PIB On Mid-urethral Slings (TransObturatorTape & TensionfreeVaginalTape)

Mid Urethral Slings
Mid-urethral sling surgeries are used for treatment of stress incontinence. Stress incontinence is the leakage of urine with everyday activities such as coughing, sneezing, or exercise. It may be cured or improved with pelvic floor exercises and lifestyle modifications, but if these strategies fail, then surgery may be recommended.
There are two approaches for the insertion of sling. Retropubic Route In the retropubic approach, the sling is placed through a small cut made in the vagina over the mid-point of the urethra. The two ends of the sling are passed from the vagina through this cut, going on either side of the urethra, to exit through two small cuts made just above the pubic bone on the lower abdomen. The most common retropubic operation to be carried out is the TVT (Tension-free Vaginal Tape). It is suitable for patients with severe stress incontinence.

Transobturator Route: In the transobturator approach, the sling (Transobturator Tape – TOT) is placed through a small cut made in the vagina over the mid-point of the urethra. The two ends of the sling are passed from the vagina through this cut, going on the either side of the urethra via the Obturator foramen (see picture), to exit through two small cuts made in the groin (inner thigh).

The sling (or tape) prevents leakage by supporting the urethra. Once the sling is in position, tissue grows through the holes in the weave and so anchors the sling in position. This may take about 3 to 4 weeks.
It is difficult to predict what will happen to the symptoms in the future. Doing regular pelvic floor exercises improves stress incontinence in up to 50-75% of women which may mean surgery is never required. You should have the operation only if you feel the stress incontinence is affecting the quality of your life now, not to prevent it from deteriorating in the future.
Surgery is avoided until a woman’s family is complete because future pregnancy may compromise the results of the initial surgery.
This surgery like any other surgery is not completely risk-free. These are the complications that can occur in about 1-10 per 100 patients.
  • Urinary tract infections
  • UTI can be easily treated with a course of antibiotics.
  • Bleeding
  • Bleeding to the extent of needing blood transfusion is very rare. Sometimes blood can get collected in the area through which tape passes. This usually resolves by itself and rarely may need a evacuation procedure.
  • Urgency and urge incontinence
  • About half of the women notice an improvement in urgency symptoms also, but these symptoms can even worsen following a mid-urethral sling procedure in about 5 % cases. This can managed with medications.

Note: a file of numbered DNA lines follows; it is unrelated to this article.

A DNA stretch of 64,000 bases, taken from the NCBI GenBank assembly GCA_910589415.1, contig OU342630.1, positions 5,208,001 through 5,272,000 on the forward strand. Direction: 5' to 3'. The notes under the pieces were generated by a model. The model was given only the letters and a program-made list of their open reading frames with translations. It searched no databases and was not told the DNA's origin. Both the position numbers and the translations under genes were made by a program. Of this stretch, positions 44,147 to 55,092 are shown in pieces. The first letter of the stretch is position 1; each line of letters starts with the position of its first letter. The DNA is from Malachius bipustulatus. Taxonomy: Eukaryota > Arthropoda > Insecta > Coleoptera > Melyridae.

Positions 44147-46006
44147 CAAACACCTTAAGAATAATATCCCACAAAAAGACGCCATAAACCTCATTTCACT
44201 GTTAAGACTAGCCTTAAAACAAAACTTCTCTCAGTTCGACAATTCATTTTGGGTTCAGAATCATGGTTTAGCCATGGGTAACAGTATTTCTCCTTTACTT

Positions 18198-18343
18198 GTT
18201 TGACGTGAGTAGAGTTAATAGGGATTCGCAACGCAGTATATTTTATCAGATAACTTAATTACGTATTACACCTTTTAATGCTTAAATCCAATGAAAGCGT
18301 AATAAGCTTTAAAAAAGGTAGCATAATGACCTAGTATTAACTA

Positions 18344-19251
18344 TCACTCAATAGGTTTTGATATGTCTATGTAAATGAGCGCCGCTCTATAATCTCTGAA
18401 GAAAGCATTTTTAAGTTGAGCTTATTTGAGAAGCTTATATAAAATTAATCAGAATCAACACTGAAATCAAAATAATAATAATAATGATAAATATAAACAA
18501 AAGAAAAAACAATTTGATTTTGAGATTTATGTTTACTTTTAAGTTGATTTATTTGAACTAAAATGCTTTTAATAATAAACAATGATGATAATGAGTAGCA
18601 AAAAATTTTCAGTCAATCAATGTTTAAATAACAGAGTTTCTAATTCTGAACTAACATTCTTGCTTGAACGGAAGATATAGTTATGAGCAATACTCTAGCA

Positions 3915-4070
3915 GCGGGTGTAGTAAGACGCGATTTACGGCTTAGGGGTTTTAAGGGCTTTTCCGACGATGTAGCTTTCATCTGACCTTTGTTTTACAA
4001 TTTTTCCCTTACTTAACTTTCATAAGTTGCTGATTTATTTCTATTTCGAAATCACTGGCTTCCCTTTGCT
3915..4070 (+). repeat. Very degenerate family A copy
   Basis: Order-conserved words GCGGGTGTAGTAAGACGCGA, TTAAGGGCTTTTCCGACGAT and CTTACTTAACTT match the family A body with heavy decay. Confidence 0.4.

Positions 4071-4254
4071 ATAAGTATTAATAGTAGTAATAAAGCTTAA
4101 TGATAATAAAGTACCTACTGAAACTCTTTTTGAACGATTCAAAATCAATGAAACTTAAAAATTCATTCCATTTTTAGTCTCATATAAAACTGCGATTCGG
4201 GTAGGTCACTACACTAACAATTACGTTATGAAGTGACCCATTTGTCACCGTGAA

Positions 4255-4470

• Difficulty in passing urine (voiding difficulty)
  • Voiding difficulty may occur in 1-5% of patients, often because of edema (swelling) around the urethra or pain or discomfort. It will become normal within 7-10 days. If the problem does not resolve on its own, then you may need loosening or cutting of sling (about 1% cases).
  • Sling exposure
  • In about 2-4% cases, the sling can erode and appear in the wall of the vagina a few weeks, months, or years after an operation. You may develop vaginal bleeding, discharge, or pain with intercourse. Management would involve either recovering the tape or removing the part of tape that is exposed.
  • Bladder or urethral Injury
  • Bladder or urethral perforation can occur in 1-5% cases. A check cystoscopy (Looking into the bladder and urethra) is always done after placing the sling to make sure there is no such injury. These injuries are minor and heal spontaneously without the need of any intervention. This would not interfere with the success of the surgery.
About two thirds (66%) of women will be completely dry after the operation and one third will have some minor degree of leakage. To put it another way, about 80 to 90% of women are satisfied with the result after synthetic tape operation. You may very rarely need a second stress incontinence surgery.
You are advised to wait for 3 months after the operation before having sexual intercourse. In the long term there is no evidence that the operation will impact your sex life.
  • Your hospital stay will be about two to three days.
  • For the first two weeks, you should avoid any strenuous activity, straining at stools, or heavy lifting (no more than 5 kg).
  • After two weeks, you may start to return to everyday activities but, if you have a very physical job, work out in a gym or do a lot of running, you should wait a further two weeks (four in total).
  • You should practice sexual abstinence for 3 months after the procedure.
    References:
  1. Mid-urethral Sling procedures for Stress Incontinence IUGA 2020.
  2. Synthetic Mid-urethral tapes for Stress Incontinence BAUS 2018

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